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Can a contractor file while homeowner is in bankruptcy? Thank you.

CaliforniaBankruptcyLien DeadlinesMechanics LienRight to Lien

Thank You. My house burned down 06.09.2017. New Home Rebuild Contract completion date 12.29.2017 House not completed. No water, gas hookup, defective electric, no driveway, heating, plumbing, no hardware in bathroom or kitchen, no pellet stove or stovepipe, etc. Contractor quit 04.12.2018 over dispute over cabinets that were second-hand. They have been paid all but approximately $30,000 for a completed house. Now they want that plus another $20,000. I have not received the money from the bank yet. So I couldn’t have paid even if I wanted to. They filed lien paperwork July 2019. I was in active bankruptcy until June 2019. Is this legal to file a lien after over a year? Thank You. Judye Bell.

1 reply

Jul 28, 2019
That's a great, and very complex, question. There are many many issues at play when mechanics lien and bankruptcy law collide. We have written about mechanics liens in the face of bankruptcy filings before, and even published an "indispensable guide" to provide a lot more in-depth information.

A mechanics lien may allowed to be perfected during a bankruptcy proceeding, if it arose prior to the bankruptcy filing. Usually, mechanics liens "relate back" attach to the property at the beginning of the work as a whole, so if the bankruptcy wasn't already filed when the work began, the lien may be able to be filed. However, a mechanics lien may not necessarily be enforced during the automatic stay of a bankruptcy proceeding. The enforcement of the lien must be "tolled" so that the lien could be enforced after the bankruptcy has concluded (since a mechanics lien cannot be stripped from the property by filing bankruptcy).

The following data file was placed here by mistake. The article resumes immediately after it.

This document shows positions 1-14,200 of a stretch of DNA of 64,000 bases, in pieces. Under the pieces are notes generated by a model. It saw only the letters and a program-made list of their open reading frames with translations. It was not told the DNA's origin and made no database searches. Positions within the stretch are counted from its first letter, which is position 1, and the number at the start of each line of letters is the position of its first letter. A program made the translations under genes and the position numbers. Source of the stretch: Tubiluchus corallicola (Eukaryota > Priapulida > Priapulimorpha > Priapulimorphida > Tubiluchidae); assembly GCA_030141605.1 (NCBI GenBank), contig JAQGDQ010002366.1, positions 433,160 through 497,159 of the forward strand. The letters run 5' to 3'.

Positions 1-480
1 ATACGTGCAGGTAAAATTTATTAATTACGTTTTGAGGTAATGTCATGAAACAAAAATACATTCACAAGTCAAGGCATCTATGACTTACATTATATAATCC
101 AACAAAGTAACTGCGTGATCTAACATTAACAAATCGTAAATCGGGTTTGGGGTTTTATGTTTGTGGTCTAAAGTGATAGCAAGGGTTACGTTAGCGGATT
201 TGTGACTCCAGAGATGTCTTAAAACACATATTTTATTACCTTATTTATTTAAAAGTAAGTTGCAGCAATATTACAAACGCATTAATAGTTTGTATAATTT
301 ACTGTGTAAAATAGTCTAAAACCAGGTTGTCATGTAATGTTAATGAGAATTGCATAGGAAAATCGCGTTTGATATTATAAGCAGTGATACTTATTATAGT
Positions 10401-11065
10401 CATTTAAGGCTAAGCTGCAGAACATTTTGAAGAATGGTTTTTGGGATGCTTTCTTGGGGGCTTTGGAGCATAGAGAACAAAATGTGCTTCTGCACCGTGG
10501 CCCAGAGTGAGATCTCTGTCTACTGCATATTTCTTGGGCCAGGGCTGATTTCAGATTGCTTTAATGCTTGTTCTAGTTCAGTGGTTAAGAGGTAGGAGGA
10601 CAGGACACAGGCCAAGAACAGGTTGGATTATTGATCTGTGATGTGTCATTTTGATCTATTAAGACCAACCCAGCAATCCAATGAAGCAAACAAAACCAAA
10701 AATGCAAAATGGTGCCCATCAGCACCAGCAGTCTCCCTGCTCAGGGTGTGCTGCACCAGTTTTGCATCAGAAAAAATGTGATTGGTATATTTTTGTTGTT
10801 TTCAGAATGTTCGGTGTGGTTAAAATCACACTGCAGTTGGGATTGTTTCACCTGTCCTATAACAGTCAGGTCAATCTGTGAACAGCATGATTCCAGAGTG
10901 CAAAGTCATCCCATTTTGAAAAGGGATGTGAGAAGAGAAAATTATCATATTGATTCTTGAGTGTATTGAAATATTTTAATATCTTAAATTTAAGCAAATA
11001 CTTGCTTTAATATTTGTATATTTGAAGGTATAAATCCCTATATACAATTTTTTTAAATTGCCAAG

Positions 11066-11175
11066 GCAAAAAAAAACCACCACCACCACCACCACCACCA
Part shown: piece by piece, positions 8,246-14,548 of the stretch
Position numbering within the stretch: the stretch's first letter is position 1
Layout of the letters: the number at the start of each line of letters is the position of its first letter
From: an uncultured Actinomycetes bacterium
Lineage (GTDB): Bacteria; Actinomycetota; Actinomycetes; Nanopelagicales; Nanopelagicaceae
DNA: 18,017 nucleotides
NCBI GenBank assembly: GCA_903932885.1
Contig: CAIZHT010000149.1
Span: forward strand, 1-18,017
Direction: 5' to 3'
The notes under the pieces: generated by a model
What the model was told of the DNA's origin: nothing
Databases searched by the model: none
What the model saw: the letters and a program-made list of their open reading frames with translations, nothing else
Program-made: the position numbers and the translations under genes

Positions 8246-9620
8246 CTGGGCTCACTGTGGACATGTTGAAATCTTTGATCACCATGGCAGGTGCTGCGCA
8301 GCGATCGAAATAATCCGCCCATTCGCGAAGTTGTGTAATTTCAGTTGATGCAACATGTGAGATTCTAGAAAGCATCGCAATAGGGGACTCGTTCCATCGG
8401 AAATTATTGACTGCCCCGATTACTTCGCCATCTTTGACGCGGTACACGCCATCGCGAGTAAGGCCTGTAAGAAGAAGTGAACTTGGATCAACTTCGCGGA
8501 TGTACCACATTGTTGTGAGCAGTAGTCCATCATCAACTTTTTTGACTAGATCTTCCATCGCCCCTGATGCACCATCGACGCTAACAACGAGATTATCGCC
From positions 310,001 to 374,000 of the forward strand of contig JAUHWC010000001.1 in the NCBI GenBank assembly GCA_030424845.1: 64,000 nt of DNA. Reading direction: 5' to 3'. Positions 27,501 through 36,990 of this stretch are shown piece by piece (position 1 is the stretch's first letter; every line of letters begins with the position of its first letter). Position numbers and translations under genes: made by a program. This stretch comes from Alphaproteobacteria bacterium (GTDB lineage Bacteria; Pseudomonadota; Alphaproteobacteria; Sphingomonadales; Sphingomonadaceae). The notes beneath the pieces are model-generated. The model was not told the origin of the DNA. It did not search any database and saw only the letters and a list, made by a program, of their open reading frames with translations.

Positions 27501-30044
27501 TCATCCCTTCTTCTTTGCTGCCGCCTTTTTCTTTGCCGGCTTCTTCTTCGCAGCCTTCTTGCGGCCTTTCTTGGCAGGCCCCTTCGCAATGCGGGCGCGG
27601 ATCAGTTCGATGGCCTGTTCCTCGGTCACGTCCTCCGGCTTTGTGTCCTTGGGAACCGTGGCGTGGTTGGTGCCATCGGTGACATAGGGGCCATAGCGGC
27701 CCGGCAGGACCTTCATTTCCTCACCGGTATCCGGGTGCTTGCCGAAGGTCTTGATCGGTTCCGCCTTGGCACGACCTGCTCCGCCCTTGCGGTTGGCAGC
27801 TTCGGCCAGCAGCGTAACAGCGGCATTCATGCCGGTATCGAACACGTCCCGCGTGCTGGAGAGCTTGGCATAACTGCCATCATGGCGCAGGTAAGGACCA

Note, however, that there are still time periods and deadlines that apply. In California a GC must file a mechanics lien within 90 days from the completion of the project. In California, completion is defined as: "(1) Actual completion of the work of improvement. (2) Occupation or use by the owner accompanied by cessation of labor. (3) Cessation of labor for a continuous period of 60 days. (4) Recordation of a notice of cessation after cessation of labor for a continuous period of 30 days."

Accordingly, if the work stopped for at least 60 days, and then a lien wasn't filed within the next 90 days, the lien is too late. Liens filed after the deadline in California are invalid and unenforceable.

There are many moving parts here, so it is likely a good idea for you to talk to a local attorney who can review all of the pertinent facts.
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